I’m sure many of you will remember the days of 8-track cassette players, VHS recorders, black and white televisions, server rooms as big as mansions, laser discs as large as dinner plates, floppy discs, green screens, single-lens reflex (SLR) cameras and so on…
I remember growing up in 1960’s Paddington, my dad trained as an Electrical Engineer and was employed by the London Underground as a Senior Engineer. He was one of the first, both amongst his friends and on our street, to purchase a black and white television and a radiogram, both manufactured by Rediffusion. I’m pretty sure that the generation after ours – and even some that grew up in the 60’s/70’s – do not know what a radiogram is, let alone know what it looks likes.
I remember the Rediffusion televisions clearly: brown, wooden boxes on four legs, several knobs and in-built extendable aerials. To get a fairly good picture and sound from the television, you had to strategically adjust the two prong extendable aerial on the top on the box. In the evenings and at weekends, our Paddington apartment was full with my parents’ friends and their children, who would come over to catch the latest news, gossip and TV shows. If we kids were lucky, we got to sneak in and watch a few episodes of Doctor Who, Lancelot Link the Secret Chimp, Batman and Robin, or even Top of the Pops!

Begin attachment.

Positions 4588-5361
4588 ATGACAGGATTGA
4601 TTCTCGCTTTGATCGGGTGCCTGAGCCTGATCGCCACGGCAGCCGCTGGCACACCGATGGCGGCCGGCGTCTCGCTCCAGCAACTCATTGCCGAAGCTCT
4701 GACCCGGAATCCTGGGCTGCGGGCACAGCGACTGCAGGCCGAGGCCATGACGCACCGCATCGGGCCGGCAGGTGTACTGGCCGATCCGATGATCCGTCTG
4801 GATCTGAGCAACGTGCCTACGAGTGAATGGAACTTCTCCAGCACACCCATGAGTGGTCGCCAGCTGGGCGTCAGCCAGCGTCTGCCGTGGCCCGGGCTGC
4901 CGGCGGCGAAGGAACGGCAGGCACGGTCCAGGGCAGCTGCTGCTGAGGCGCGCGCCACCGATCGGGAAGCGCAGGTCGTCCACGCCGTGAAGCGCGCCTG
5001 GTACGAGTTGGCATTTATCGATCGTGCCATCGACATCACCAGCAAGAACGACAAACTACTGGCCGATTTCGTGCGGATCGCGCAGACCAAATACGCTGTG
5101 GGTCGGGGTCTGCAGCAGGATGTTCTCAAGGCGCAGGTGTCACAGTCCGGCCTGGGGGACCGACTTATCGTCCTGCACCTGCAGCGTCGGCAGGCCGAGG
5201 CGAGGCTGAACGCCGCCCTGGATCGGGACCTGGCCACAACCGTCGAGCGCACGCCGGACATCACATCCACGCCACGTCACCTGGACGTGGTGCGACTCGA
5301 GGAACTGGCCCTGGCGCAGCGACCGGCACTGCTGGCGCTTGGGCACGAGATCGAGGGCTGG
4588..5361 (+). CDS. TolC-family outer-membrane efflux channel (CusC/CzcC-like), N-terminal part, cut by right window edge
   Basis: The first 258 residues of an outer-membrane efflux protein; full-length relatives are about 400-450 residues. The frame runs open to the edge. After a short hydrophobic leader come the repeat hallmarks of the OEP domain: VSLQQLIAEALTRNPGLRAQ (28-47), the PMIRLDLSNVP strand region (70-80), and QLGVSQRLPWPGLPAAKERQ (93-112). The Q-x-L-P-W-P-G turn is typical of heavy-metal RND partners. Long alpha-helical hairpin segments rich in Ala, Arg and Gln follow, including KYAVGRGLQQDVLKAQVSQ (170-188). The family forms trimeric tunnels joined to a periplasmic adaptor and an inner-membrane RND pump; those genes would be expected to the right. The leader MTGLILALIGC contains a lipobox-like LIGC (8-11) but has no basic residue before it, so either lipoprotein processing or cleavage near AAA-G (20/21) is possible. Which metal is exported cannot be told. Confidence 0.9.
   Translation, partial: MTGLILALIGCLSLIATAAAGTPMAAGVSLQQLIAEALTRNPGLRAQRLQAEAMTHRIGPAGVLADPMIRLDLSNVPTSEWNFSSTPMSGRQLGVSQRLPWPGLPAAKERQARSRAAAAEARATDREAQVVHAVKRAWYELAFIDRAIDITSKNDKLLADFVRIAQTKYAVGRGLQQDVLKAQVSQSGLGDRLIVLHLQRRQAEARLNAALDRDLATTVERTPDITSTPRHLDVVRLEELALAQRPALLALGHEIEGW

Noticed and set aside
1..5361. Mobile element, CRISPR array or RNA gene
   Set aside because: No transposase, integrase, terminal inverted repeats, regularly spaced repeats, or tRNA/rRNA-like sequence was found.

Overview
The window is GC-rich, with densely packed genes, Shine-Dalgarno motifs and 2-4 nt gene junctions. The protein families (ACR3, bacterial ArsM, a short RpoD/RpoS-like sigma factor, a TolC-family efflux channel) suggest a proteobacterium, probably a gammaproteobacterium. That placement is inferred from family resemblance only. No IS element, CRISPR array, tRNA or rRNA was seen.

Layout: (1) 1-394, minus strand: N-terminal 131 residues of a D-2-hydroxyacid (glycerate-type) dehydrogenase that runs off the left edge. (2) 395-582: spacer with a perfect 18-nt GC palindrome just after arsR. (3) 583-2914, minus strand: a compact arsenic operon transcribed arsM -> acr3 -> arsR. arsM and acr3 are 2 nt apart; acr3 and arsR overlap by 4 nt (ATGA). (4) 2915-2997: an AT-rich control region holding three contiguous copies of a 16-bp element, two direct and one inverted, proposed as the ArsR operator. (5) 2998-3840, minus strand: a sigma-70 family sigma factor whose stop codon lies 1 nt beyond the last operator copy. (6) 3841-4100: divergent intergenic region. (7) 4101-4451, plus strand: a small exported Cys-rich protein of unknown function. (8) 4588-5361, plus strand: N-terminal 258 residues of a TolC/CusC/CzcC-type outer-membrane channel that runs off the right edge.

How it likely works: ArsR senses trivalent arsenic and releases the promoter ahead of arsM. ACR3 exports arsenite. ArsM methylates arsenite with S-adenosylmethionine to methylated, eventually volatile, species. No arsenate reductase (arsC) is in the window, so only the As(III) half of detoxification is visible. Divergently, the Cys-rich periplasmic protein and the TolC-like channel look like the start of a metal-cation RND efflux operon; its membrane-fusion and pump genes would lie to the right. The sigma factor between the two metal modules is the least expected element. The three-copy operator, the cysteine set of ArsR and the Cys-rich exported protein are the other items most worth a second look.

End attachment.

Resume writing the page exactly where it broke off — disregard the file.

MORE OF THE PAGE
Transmission in those days was pretty much residual to both television and radio, with no handy remote controls! One had to physically walk up to the appliances to select the channel from one of three options (BBC1, BBC2 or ITV, tune the frequency, turn the volume up or down, and adjust the aerial. In the years that ensued, indoor and external aerials were manufactured and I could tell many a tale about this, but will reserve this for another blog.
Computers in those days were large caskets with servers as big as houses and several cooling devices. Computer storage capacities we have today – such as megabyte, gigabyte and terabyte – was pure science fiction. In fact, the first hard drive to have gigabyte storage capacity was as large as a refrigerator and this was as recent as the 80’s!
Memory Lane – Storage devices from early computer era
This great website shows the history of computer data storage in pictures. It covers:
- The Selectron tube had a capacity of 256 to 4096 bits (32 to 512 bytes). The 4096-bit Selectron was 10 inches long and 3 inches wide. Originally developed in 1946, the memory storage device proved expensive and suffered from production problems, so it never became a success.
- Punch Cards – Early computers often used punch cards for input both of programs and data. Punch cards were in common use until the mid-1970s. It should be noted that the use of punch cards predates computers. They were used as early as 1725 in the textile industry (for controlling mechanized textile looms).
- Punched Tape – Same as with punch cards, punched tape was originally pioneered by the textile industry for use with mechanized looms. For computers, punch tape could be used for data input but also as a medium to output data. Each row on the tape represented one character.